How to influence your boss (or anyone else senior to you)

How should you talk so that your seniors listen? Are you having ‌conversations with someone higher up in the hierarchy and want to get them to take action? Following the five steps next time you talk to a manager will help you to influence upwards. 

1. Choose the right time

Find a moment when they are going to be most able to say ‘yes’. This means they need to have the resources to give you what you want, and the time to listen. There’s no point going to see a boss about a pay rise when their budget is all used up for the year. And there’s also no point having a conversation about a new project when everyone is flat out, working every hour, on the current projects and will be for the next month or so. Spotting the right time to have these conversations will remove your frustration at your boss having to say no due to budgetary constraints or some other lack of resources. 

And making sure that you approach them to talk when they have the time for you, rather than being flat out meeting a deadline or just about to go home, will also increase your chances that they are in a good mood and that they listen properly, consider fairly, and say yes. 

2. Prepare well

You want your first chance to put your proposal to them to go well, and you can make this more likely by preparing. You should speak to them only once you’re clear on what you want, why it’s a reasonable request, and if possible, have evidence to justify your proposal. For example, if it’s a salary increase you’re looking for, find evidence that others in your position are paid that amount. If it’s permission to move forward with a project, present them with a top-line cost-benefit analysis of the outlay required and the benefits it’s likely to bring. 

3. Appeal to emotion

Juniors who combine rational information with niceness, a good story, or who approach a boss with whom they already have a good relationship are more likely to receive a yes, too. Why? Because people want to say yes to people that they like, or who are nice to them. This goes for bosses, too. It’s much harder to say no to someone who’s smiling, who’s paid you a compliment, or who you have a great working relationship with.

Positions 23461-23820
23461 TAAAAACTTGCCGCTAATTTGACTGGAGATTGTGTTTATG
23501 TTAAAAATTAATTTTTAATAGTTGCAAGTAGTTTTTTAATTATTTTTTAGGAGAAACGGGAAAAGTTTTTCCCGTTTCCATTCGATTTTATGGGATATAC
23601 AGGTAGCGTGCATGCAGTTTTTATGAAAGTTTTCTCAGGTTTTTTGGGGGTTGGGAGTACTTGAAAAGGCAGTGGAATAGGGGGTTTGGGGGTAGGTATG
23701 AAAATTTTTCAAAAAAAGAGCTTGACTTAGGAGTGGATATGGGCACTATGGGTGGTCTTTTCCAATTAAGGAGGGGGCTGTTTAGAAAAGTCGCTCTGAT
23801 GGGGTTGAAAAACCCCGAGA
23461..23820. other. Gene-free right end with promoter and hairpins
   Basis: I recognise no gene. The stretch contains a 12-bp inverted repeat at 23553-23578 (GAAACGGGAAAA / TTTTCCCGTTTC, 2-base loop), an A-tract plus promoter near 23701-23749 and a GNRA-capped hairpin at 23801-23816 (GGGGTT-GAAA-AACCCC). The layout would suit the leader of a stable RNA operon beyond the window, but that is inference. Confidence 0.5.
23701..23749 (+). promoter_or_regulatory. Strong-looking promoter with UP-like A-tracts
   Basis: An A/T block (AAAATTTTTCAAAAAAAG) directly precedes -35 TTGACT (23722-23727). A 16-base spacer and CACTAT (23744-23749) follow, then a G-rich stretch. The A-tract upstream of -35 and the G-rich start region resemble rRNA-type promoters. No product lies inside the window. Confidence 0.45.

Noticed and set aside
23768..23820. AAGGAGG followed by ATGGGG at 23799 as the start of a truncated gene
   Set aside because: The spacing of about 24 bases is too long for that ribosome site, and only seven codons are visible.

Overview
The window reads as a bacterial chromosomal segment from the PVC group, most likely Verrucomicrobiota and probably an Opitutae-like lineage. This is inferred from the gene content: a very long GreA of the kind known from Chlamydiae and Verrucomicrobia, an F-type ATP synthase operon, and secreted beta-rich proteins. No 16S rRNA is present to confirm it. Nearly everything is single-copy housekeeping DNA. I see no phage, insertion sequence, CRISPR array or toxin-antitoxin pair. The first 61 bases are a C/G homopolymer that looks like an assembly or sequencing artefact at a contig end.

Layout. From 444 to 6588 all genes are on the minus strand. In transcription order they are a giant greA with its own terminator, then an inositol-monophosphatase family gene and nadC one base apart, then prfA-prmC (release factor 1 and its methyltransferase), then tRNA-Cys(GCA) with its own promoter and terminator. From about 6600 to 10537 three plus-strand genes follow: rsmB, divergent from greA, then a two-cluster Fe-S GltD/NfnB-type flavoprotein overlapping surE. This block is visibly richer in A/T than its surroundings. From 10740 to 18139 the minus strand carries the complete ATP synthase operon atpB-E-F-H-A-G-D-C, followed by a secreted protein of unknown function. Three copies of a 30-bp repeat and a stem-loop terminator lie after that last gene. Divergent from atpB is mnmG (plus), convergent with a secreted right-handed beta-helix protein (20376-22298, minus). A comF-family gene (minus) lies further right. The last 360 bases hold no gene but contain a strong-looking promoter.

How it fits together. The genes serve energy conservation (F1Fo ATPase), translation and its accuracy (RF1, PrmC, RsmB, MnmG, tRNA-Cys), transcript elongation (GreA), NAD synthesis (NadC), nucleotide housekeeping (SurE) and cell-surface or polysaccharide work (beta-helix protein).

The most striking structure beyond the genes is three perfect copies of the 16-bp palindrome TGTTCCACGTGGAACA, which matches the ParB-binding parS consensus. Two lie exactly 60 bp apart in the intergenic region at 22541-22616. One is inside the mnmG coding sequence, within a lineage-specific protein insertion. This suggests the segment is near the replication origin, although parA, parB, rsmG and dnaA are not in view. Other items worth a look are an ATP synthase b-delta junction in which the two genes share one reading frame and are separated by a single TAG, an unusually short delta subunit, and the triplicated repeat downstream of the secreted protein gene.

4. But remove negativity 

Trying to influence upward is difficult because, well, you don’t have a huge amount of power in the situation. That means that, fairly frequently, you are likely to be told no. Learning to react to this in a calm, positive way can be really beneficial, building your goodwill with your manager and portraying you as someone who’s sensible and level-headed. Even if you feel sad or furious at having been told no, don’t voice a strong reaction. It’s fine to say you’re sad, or frustrated, but remain calm as you do so and try one more time to persuade, using your niceness or evidence. And if that doesn’t work, thank the person for their time and walk away. There is no benefit at all in escalating this into an argument – then your boss is more likely to become entrenched in their view and you’re less likely to receive a future ‘yes’. It may be worth asking, however, what might change their mind. 

5. Arrange to follow up… and then do it

If you received a yes, great! Find out in the moment when you should follow up and how to keep the momentum going. If at all possible, avoid leaving the next step in your boss’ hands as you probably have more capacity, and enthusiasm, to move it forward. If it really needs to be their next step, ask if there’s anything you can do to help.

If you received a no, leave it a few days so that the immediate disappointment or frustration of the moment clears, and then plan your next step. If you don’t plan to drop it and want to try to continue to move forward, some tactics to look at are to compile better evidence, work on improving your relationship with your boss, get other senior stakeholders to back your idea (without your boss feeling as though you’ve gone around them) and see if there is a way to make your proposal align more closely to either the strategy or your manager’s personal aims and intentions. 

As can be seen above, getting better at upward management can really help you to gain influence, get what you want, but also engage with your boss in a way that’s more satisfying and intentional for both of you. You will also likely feel more positively about your firm and that they take you seriously and are prepared to listen to you if you can do this work before you attempt an important upward influence attempt.